Dear Working Wise:
Some employment ads and websites ask for salary expectations, but I’m not really sure what to say or include. What should I do when this happens? Signed, Wondering about Wages
It can be unnerving to name a salary figure for yourself. You don’t want to appear greedy and screen yourself out of the competition over a few dollars, but at the same time, you don’t want to sell yourself short either.
That’s why it’s so important to do your research.
Salary can depend on many factors, including location, industry, occupation, your experience level, and any special skills you have to offer.
Local market conditions often impact salary. You may be able to ask for more money if the position has been difficult to fill, if there has been a lot of turnover, if the local cost of living is higher than in other regions or if the occupation is in short supply.
If there are a large number of people competing for the same job, the employer might have an advantage and hire the best qualified person who asks for the lowest salary.
Do your research:
o Look at the salary range of similar advertised positions;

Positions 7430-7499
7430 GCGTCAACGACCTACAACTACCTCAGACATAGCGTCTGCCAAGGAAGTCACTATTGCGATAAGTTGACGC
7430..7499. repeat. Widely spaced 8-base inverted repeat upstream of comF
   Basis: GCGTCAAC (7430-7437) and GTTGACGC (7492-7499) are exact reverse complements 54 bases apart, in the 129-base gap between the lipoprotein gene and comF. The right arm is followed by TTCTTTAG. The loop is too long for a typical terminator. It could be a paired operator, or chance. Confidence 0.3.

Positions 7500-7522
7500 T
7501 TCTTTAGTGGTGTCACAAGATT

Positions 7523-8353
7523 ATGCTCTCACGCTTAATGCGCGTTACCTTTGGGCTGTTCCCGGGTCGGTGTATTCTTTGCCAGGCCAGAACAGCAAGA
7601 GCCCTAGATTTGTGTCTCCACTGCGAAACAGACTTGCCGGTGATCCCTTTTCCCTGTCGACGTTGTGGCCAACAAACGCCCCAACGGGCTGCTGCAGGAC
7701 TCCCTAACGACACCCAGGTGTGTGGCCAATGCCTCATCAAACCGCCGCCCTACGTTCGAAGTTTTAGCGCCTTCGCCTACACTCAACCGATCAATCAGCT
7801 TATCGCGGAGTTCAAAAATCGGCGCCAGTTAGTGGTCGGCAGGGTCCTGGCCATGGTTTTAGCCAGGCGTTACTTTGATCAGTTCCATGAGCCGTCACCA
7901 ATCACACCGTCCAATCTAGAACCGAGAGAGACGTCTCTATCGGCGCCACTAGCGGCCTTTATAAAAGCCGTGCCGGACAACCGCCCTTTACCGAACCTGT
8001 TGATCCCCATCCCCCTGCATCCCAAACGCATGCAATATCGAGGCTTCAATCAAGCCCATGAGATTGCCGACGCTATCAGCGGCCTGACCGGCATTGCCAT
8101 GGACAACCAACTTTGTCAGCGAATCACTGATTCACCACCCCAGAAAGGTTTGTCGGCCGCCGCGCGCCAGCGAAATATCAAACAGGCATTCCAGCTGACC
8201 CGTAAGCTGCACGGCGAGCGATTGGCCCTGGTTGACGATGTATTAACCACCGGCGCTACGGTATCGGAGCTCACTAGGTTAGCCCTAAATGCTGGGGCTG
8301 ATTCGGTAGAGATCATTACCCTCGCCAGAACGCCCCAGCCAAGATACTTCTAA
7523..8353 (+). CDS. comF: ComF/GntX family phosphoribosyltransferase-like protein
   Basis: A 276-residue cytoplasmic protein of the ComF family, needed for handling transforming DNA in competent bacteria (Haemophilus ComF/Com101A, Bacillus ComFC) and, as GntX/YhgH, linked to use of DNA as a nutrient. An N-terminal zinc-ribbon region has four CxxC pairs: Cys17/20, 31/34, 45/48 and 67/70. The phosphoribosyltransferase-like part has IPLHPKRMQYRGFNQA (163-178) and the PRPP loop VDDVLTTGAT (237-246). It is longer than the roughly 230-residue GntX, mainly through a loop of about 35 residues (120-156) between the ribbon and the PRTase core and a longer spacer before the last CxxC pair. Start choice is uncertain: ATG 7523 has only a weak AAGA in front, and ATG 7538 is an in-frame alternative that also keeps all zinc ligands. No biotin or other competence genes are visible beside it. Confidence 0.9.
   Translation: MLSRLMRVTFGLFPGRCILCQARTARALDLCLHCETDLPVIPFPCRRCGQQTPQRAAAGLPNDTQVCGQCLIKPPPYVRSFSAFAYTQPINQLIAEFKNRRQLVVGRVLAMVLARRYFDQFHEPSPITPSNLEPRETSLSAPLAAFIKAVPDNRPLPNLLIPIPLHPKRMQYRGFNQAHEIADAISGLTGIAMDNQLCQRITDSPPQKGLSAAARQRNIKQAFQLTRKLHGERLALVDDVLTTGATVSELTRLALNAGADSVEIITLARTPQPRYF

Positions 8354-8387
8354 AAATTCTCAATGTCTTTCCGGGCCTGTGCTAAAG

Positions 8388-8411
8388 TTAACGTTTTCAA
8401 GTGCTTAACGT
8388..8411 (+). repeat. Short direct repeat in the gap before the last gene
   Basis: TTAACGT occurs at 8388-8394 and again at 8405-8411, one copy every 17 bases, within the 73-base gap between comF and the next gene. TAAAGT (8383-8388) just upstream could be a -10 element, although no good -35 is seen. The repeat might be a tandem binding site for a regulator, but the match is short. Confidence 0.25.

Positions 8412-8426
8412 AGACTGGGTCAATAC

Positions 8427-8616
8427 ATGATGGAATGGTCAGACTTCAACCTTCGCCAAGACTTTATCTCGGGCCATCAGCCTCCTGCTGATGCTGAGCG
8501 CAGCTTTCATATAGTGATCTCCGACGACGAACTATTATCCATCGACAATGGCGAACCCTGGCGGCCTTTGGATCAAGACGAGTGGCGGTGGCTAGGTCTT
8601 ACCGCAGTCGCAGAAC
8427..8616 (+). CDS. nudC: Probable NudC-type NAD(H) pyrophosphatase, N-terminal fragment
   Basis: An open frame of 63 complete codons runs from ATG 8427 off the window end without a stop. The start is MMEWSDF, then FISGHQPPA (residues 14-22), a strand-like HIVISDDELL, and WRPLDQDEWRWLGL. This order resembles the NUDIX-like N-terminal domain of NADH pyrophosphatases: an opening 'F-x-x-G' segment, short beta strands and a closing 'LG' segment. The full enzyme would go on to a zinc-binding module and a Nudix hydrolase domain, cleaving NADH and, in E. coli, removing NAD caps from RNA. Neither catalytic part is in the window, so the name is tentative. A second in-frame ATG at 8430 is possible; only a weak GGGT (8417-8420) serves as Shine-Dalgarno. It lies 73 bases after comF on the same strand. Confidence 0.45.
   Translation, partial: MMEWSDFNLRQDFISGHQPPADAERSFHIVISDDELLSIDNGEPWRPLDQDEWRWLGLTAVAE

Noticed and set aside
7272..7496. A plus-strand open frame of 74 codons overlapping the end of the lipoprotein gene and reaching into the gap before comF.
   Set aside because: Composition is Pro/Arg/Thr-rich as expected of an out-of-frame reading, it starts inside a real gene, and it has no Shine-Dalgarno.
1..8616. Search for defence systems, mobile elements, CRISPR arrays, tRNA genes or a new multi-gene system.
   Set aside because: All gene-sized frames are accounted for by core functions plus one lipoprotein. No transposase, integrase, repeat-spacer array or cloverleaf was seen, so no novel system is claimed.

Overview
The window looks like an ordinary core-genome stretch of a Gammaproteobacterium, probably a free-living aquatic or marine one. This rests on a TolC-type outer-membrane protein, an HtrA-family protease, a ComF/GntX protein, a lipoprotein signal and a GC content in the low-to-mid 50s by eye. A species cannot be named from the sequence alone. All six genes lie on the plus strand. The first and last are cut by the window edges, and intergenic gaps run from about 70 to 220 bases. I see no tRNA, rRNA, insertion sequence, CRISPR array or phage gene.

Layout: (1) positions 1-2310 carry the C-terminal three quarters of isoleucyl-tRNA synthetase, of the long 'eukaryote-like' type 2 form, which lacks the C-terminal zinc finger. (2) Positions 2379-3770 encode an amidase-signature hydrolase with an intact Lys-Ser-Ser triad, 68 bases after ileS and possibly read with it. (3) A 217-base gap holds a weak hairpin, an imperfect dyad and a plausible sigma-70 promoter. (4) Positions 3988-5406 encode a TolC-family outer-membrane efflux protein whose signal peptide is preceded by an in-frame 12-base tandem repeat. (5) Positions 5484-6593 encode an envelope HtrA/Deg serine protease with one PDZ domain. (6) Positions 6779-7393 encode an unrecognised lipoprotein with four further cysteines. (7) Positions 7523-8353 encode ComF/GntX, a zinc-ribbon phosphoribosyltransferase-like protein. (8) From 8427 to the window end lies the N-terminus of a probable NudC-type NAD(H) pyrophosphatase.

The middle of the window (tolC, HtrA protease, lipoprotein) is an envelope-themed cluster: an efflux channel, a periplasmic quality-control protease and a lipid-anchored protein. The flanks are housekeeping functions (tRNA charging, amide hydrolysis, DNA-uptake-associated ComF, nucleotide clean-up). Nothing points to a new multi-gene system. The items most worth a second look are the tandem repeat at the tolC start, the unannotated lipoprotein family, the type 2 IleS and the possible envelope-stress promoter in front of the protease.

o Talk to people in similar positions and get their opinions;
o Research the current labour market conditions (e.g., unemployment rate, turnover, etc.) to gauge demand by visiting http://employment.alberta.ca/lmi;
o Check professional associations or union websites for salary grids and salary survey results;
o Check the 2009 Alberta Wage and Salary Survey available at: www.alis.alberta.ca/wageinfo. This comprehensive survey of almost 6,300 employers contains salary information for more than 400 occupations.
Confidence in your salary expectations will come from your research. You may also impress the employer if you can explain where you got your number from.
Remember, compensation is more than just salary. It includes other benefits like: health benefits, insurance, pension plans, annual vacation, and professional development.
Although the employer is likely only asking for salary, you should keep these other items in mind in case you’re asked during the interview.
When you include that salary information in your application or cover letter, try to use it in a neutral statement. Emphasize the job opportunity as the most important part in your decision and that you would consider a reasonable offer.
Don’t bring up salary during the job interview—let the employer do that. In your discussion try to give a range and not a specific amount and let them know that you understand that compensation extends beyond salary.
Don't be too concerned if salary is not discussed. It is likely to come later and it’s best left until after the employer has decided to offer you the job. That way, you are on a more even playing field with the employer—you want the job and they want to hire you.
Do you have a work-related question? Send your questions to Working Wise, at email@example.com. Charles Strachey is a regional manager with Alberta Employment and Immigration. This column is provided for general information.